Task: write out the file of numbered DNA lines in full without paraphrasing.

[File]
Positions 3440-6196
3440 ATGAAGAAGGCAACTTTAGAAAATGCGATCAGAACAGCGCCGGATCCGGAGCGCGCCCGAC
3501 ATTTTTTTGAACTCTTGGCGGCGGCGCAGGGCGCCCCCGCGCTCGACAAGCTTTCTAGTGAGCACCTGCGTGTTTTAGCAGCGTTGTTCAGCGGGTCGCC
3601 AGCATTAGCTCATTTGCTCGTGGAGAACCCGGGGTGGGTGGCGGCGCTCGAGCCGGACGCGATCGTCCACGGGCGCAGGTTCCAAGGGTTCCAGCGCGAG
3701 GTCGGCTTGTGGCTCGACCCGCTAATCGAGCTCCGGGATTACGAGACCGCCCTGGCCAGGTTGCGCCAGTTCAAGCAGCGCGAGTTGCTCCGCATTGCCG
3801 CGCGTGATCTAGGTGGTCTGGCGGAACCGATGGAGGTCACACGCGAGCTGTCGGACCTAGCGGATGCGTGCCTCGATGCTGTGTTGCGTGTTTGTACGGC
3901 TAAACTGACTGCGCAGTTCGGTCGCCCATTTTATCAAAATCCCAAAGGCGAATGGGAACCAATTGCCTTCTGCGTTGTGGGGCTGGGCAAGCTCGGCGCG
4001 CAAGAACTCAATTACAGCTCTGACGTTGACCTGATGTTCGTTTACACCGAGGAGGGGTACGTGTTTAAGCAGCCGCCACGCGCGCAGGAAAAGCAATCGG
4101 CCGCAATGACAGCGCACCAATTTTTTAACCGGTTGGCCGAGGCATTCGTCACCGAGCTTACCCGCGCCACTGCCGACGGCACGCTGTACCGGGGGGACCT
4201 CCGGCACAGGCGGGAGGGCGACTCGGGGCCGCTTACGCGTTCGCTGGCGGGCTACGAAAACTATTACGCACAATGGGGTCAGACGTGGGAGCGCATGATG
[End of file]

Positions 3440-6196
3440 ATGAAGAAGGCAACTTTAGAAAATGCGATCAGAACAGCGCCGGATCCGGAGCGCGCCCGAC
3501 ATTTTTTTGAACTCTTGGCGGCGGCGCAGGGCGCCCCCGCGCTCGACAAGCTTTCTAGTGAGCACCTGCGTGTTTTAGCAGCGTTGTTCAGCGGGTCGCC
3601 AGCATTAGCTCATTTGCTCGTGGAGAACCCGGGGTGGGTGGCGGCGCTCGAGCCGGACGCGATCGTCCACGGGCGCAGGTTCCAAGGGTTCCAGCGCGAG
3701 GTCGGCTTGTGGCTCGACCCGCTAATCGAGCTCCGGGATTACGAGACCGCCCTGGCCAGGTTGCGCCAGTTCAAGCAGCGCGAGTTGCTCCGCATTGCCG
3801 CGCGTGATCTAGGTGGTCTGGCGGAACCGATGGAGGTCACACGCGAGCTGTCGGACCTAGCGGATGCGTGCCTCGATGCTGTGTTGCGTGTTTGTACGGC
3901 TAAACTGACTGCGCAGTTCGGTCGCCCATTTTATCAAAATCCCAAAGGCGAATGGGAACCAATTGCCTTCTGCGTTGTGGGGCTGGGCAAGCTCGGCGCG
4001 CAAGAACTCAATTACAGCTCTGACGTTGACCTGATGTTCGTTTACACCGAGGAGGGGTACGTGTTTAAGCAGCCGCCACGCGCGCAGGAAAAGCAATCGG
4101 CCGCAATGACAGCGCACCAATTTTTTAACCGGTTGGCCGAGGCATTCGTCACCGAGCTTACCCGCGCCACTGCCGACGGCACGCTGTACCGGGGGGACCT
4201 CCGGCACAGGCGGGAGGGCGACTCGGGGCCGCTTACGCGTTCGCTGGCGGGCTACGAAAACTATTACGCACAATGGGGTCAGACGTGGGAGCGCATGATG